Managing Your Tubes

U.S. Senator Ted Stevens several years ago explained the mysterious workings of the internet calling it “a series of tubes” demonstrating how the state of Alaska has given us in recent history some of our most brilliant political minds. For my own purposes it seems like I’m always about ten years behind current technology. And some of it I’ll probably never be up with because my mind resists.

Kurt & Saavik – about a dozen years ago
a pen & ink I drew for an early cover of the Clean Run


Though slow on the uptake, the precise nature configuration and capabilities of the tubes is finally seeping into my brain. I’ve had my own website for a number of years; but it is amateurishly coded and hardly maintained with the zeal I should have approached the project. Almost everything I do is based on technology from about ten years ago. Ten years in the current pace of technology makes me a walking anachronism …

Okay, so there are couple notions that have been baking my noodle recently. From my electronic documents, I could be making calls to YouTube videos. People read electronic books on their computers and disdain the printing of pages, unless they want one or two. Why not make video snippets available? Also, rather than maintaining coded pages on my website which spawn into a new window on a click, redirect the inquiry to a static page in blog-space. There are a couple of huge advantages to this.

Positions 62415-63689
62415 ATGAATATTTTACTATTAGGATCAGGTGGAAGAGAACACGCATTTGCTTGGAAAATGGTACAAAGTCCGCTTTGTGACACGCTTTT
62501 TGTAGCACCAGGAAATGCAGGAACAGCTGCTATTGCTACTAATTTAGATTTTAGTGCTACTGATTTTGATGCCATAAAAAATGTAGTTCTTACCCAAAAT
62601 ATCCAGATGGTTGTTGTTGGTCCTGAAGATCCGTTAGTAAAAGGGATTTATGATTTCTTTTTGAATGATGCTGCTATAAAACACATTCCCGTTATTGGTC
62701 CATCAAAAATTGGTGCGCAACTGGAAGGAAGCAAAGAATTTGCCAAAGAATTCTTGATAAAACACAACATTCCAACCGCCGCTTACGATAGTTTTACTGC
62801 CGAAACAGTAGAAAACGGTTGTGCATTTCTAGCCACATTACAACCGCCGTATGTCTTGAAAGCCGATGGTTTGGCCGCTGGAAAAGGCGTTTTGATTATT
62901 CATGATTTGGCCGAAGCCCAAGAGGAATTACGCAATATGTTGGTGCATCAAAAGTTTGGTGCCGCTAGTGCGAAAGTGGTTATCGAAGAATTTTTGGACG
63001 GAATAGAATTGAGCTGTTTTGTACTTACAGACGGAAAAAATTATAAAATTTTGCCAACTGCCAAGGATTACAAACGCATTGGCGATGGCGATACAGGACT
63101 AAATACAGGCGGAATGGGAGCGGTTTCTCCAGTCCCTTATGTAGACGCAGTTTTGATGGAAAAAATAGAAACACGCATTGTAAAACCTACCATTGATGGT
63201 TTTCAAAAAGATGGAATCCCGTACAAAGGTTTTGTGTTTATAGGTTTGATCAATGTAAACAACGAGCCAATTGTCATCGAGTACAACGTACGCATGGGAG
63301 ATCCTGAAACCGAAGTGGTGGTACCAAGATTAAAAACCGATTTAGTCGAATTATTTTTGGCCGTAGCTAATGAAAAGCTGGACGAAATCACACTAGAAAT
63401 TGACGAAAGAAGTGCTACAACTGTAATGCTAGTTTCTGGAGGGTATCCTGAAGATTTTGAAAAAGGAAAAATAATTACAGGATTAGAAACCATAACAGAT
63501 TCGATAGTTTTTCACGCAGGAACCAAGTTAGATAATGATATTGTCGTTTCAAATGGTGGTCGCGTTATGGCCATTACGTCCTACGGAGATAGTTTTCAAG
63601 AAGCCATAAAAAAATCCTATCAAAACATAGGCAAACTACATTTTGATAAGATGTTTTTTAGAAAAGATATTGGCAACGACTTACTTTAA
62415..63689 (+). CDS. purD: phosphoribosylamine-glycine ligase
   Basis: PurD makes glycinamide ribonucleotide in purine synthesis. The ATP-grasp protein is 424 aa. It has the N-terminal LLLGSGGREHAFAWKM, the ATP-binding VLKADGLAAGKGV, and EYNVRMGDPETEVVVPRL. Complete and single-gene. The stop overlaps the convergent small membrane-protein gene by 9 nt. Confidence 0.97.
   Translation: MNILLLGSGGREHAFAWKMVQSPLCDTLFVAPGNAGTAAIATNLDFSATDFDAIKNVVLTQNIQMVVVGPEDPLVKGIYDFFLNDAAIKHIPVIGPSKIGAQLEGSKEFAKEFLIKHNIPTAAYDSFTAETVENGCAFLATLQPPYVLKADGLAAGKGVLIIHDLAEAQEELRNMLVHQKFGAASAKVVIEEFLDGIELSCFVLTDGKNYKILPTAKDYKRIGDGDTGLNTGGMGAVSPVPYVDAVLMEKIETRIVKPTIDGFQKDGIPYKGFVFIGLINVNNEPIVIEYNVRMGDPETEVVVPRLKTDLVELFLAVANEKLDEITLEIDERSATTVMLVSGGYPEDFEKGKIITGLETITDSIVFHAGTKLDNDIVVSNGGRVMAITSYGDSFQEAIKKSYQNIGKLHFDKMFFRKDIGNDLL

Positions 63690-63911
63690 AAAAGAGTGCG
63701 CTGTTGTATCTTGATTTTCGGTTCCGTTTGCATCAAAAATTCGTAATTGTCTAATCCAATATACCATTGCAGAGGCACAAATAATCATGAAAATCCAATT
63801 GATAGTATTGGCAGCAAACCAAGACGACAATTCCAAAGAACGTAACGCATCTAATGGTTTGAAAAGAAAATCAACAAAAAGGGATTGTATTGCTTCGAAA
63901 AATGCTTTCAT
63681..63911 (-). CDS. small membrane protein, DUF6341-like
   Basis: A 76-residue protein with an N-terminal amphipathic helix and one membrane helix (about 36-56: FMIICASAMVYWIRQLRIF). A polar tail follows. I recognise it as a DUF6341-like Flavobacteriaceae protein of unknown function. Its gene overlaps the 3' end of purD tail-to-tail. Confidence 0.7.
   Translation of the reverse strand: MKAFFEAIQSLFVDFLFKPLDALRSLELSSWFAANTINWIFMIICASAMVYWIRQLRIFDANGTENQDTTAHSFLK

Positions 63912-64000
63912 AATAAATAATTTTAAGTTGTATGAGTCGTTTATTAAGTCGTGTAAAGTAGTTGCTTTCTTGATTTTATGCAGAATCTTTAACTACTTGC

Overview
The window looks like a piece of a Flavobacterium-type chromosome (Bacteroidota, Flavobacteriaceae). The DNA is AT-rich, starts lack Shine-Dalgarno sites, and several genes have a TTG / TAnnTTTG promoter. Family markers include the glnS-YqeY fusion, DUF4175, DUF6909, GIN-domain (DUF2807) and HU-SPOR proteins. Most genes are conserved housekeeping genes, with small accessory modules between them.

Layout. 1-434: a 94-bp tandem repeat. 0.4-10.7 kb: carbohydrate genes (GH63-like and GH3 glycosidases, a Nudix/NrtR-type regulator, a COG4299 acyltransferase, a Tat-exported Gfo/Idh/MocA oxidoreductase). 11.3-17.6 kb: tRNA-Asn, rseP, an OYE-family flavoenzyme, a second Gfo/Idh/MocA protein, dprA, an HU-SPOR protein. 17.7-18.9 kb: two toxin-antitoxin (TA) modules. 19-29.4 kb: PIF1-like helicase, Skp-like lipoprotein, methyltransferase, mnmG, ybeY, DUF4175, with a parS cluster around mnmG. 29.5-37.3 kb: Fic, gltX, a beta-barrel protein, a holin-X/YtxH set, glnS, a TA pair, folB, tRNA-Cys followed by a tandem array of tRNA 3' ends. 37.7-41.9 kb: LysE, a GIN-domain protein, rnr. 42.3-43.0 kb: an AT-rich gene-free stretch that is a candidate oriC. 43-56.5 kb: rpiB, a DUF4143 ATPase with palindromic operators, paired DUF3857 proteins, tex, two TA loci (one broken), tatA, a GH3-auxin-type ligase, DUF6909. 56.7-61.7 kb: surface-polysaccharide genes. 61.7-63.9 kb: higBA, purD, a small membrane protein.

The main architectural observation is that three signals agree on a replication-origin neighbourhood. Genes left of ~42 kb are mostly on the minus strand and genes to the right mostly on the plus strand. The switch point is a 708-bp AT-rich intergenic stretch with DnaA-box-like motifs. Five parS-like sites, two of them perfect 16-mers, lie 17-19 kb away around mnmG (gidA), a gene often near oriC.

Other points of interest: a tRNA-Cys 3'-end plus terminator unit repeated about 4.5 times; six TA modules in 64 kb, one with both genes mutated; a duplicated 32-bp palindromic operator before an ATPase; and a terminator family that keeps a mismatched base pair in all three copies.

We’ll see how it goes.

Euro Course Design

I’ve been cooped up in my cave for a couple days doing the finishing touches on a suite of courses for a USDAA trial I’m judging in Indianapolis next month. This is going to be one of those one-judge marathons; and if the local club isn’t pretty sharp will have me going about twelve hours a day.

You know, I really can’t share any of the sequencing that I’m planning for Indy. That just wouldn’t be right. But since I haven’t written to my blog in a couple days I really need to put something in this space.

I confess to being a student of course design trends around the world. I hate putting up courses that I’ve run before though I will do so if I’m really pinched for time. Looking at trends outside of our own country allows Hemingwayesque inspiration for novel challenges in my own courses.


To tell you the darned truth I rather like course design conventions outside of the United States. Mostly they are unusable in American venues without considerable mitigation to conform to the respective course design guidelines. One of the chief requirements of most US venues is the safe distance between obstacles. We have this funny notion in this country that it can’t be safe if it’s less than 20′ between obstacles. As a consequence, btw, American handlers have little concept of acceleration or gearing down.

The TDAA has no such prohibition about the distance between obstacles. From time to time somebody will inform me that the TDAA isn’t safe for dogs and so they won’t show in that venue. Frankly I don’t even argue because if somebody already has that silly notion rattling around in his head I’m not going to be able to change his mind. Though to tell you the truth the TDAA would sharpen up a lot of handlers made dull by the dreamy persistence of real estate between obstacles in the big dog venues.

Questions comments & impassioned speeches to Bud Houston: And Check out my new publication the Idea BookAgility Training for a Small Universe available at


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